Tuesday, February 27, 2018

C7A

jail-QSO # 669 

World Meteorological Organization, United Nations (WMO
Vienne International Centre, Vienne, Austria
World Meteorological Organization quarters, Geneva, Switzerland. Photo: wmo.int




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Thursday, February 15, 2018

The Top Ten Reasons Why Hackers Should Get a HAM Radio License

author: Christopher Grimsley, AB3YS

First appeared in the Summer 2016 issue of "2600: The Hacker Quarterly"

K1TTT Multi-Multi contest station. The owner, David Robbins,
is standing. Oct 2017, CQWW contest. Photo by Ed Kritsky, NT2X.
Many hackers, technology focused hobbyists, GNU/Linux users, computer programmers, and others are already aware of some of the really neat things that can be done with radio, and probably take many of them for granted.

Take Wi-Fi, for example - the use of small radios that allow our computers and laptops to access a local network or the Internet without having to plug in. My first real introduction to the world of radio came when I built a cantenna in order to extend the range of my wireless network, and to be able to connect the free university Wi-Fi which was just out of range of the stock antenna on my wireless card. There are, of course, more ways to use radio than just Wi-Fi.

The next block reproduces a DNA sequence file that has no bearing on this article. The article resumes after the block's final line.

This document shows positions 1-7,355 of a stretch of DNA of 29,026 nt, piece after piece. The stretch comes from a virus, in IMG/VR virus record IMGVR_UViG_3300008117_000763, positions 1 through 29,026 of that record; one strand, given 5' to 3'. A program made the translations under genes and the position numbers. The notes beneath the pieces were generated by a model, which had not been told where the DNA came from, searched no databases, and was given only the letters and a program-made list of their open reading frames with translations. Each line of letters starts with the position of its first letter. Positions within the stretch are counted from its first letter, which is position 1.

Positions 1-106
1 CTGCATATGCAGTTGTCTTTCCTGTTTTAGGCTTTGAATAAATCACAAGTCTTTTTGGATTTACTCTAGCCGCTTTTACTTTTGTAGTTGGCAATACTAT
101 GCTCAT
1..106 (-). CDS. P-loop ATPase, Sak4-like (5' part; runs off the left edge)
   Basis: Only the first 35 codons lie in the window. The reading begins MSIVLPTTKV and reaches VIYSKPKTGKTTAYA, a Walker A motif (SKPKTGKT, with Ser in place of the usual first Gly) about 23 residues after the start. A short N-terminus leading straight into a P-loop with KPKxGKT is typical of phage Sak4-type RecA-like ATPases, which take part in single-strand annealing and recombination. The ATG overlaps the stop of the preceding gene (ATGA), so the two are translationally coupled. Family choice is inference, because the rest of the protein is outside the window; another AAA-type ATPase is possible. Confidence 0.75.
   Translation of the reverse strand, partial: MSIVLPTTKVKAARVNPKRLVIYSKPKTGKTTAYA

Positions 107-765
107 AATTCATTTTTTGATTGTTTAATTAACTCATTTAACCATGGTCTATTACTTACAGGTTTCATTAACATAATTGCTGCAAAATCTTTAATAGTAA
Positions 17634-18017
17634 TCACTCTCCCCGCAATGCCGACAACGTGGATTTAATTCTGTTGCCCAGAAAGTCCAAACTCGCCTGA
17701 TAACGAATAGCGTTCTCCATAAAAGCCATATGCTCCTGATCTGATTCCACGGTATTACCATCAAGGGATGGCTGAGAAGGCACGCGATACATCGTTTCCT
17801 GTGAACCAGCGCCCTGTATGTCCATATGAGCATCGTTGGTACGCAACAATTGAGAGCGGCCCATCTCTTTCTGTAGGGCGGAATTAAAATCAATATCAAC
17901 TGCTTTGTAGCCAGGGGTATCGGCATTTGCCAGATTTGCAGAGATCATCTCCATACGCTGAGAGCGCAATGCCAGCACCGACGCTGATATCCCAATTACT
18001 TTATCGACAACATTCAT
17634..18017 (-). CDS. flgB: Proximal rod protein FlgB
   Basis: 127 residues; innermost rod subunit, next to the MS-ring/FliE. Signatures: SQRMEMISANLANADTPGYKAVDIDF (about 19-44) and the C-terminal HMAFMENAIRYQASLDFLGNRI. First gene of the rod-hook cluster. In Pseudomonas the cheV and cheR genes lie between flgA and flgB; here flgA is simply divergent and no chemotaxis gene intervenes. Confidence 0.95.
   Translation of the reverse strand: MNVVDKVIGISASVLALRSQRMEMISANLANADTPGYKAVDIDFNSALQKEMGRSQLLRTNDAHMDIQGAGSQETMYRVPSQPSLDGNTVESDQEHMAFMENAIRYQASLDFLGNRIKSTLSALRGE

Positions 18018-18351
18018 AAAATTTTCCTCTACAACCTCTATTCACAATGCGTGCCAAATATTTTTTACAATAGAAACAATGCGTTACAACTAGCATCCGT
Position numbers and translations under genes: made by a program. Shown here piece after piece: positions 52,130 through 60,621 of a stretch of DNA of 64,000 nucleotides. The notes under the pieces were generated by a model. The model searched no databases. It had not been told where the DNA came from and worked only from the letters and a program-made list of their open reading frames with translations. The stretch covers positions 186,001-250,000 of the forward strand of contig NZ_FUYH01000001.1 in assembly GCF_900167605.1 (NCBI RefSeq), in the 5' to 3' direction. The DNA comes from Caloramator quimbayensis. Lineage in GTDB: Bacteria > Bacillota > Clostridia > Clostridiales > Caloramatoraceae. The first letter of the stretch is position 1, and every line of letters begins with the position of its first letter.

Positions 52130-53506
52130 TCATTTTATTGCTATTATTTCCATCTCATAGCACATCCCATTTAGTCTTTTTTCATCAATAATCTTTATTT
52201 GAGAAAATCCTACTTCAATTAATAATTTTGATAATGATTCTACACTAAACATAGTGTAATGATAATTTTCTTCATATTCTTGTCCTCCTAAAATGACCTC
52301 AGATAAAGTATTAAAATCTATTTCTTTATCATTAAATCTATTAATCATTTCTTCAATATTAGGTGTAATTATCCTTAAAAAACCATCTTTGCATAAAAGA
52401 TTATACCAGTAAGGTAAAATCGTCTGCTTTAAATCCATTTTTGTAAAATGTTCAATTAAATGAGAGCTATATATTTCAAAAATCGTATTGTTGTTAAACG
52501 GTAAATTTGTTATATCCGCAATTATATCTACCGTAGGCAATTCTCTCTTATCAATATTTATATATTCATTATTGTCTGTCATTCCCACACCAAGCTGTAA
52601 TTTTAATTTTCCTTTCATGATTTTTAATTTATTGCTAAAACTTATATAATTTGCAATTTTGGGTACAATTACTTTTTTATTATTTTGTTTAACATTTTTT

Users of GNU/Linux and other FLOSS (free and open-source software) may be familiar with GNU radio and other software defined radio (SDR) applications available in the free software world. With a $10 RTL-SDR dongle, it is possible to listen to the countless VHF and UHF radio transmissions that are flying through the air right now, virtually unnoticed by most.

As a hacker, one of the things that draws me to the world of ham radio the most is the fact that it sort of reveals an otherwise hidden world. Wherever you are, there is almost certainly an invisible conversation happening right around you. It's invisible because it's happening through the use of radio waves, but it can be heard if you know how to listen, and you can even participate if you have a license.
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